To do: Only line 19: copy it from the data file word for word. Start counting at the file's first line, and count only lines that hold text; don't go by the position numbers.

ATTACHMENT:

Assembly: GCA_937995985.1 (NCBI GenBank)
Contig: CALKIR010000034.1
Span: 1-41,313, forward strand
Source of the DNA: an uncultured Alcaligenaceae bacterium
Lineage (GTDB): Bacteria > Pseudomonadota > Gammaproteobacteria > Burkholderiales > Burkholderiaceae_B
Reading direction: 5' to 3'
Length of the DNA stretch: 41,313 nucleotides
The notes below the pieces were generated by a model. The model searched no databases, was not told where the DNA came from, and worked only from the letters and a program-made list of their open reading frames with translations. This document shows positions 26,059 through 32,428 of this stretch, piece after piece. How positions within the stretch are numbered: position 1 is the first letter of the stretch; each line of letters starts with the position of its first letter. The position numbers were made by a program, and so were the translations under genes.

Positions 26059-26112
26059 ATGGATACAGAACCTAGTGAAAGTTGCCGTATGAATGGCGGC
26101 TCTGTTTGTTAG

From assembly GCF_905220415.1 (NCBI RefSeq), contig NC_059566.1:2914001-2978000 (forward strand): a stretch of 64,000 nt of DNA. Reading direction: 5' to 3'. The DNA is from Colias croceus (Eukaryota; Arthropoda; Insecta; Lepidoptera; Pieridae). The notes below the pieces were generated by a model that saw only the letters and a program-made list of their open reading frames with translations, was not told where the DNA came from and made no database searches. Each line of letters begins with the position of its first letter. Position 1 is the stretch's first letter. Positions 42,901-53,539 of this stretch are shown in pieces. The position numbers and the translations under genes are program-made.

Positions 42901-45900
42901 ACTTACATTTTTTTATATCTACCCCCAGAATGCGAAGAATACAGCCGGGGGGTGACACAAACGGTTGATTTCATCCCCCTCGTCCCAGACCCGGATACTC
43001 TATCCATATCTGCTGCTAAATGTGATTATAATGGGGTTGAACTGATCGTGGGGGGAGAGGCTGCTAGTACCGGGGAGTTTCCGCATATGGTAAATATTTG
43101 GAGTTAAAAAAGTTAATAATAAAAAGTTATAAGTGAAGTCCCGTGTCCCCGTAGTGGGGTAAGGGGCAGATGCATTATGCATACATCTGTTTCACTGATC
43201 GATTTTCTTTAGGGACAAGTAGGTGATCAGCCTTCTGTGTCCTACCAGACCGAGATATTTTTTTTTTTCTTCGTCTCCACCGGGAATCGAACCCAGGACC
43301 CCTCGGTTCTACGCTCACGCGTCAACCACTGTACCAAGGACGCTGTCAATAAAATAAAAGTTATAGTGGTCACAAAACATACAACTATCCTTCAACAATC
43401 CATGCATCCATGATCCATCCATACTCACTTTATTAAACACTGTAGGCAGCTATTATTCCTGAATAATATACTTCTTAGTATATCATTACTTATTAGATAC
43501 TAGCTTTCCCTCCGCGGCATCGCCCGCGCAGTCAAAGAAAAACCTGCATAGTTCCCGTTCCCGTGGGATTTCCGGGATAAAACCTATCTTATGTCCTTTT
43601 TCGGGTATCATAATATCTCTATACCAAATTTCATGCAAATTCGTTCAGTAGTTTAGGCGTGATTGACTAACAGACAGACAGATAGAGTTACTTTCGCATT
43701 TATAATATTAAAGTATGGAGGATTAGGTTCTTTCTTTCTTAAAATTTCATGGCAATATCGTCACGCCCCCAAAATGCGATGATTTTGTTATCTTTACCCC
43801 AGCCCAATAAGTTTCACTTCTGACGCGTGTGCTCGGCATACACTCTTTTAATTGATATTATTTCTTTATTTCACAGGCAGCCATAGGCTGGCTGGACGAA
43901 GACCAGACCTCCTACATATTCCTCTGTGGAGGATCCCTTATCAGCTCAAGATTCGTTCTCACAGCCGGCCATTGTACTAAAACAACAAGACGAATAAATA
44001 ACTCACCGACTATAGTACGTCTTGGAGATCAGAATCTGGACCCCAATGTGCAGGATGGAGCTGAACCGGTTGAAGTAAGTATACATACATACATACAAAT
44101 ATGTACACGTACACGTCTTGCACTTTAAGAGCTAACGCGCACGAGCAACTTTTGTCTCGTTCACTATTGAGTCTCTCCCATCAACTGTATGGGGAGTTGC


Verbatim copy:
43401 CATGCATCCATGATCCATCCATACTCACTTTATTAAACACTGTAGGCAGCTATTATTCCTGAATAATATACTTCTTAGTATATCATTACTTATTAGATAC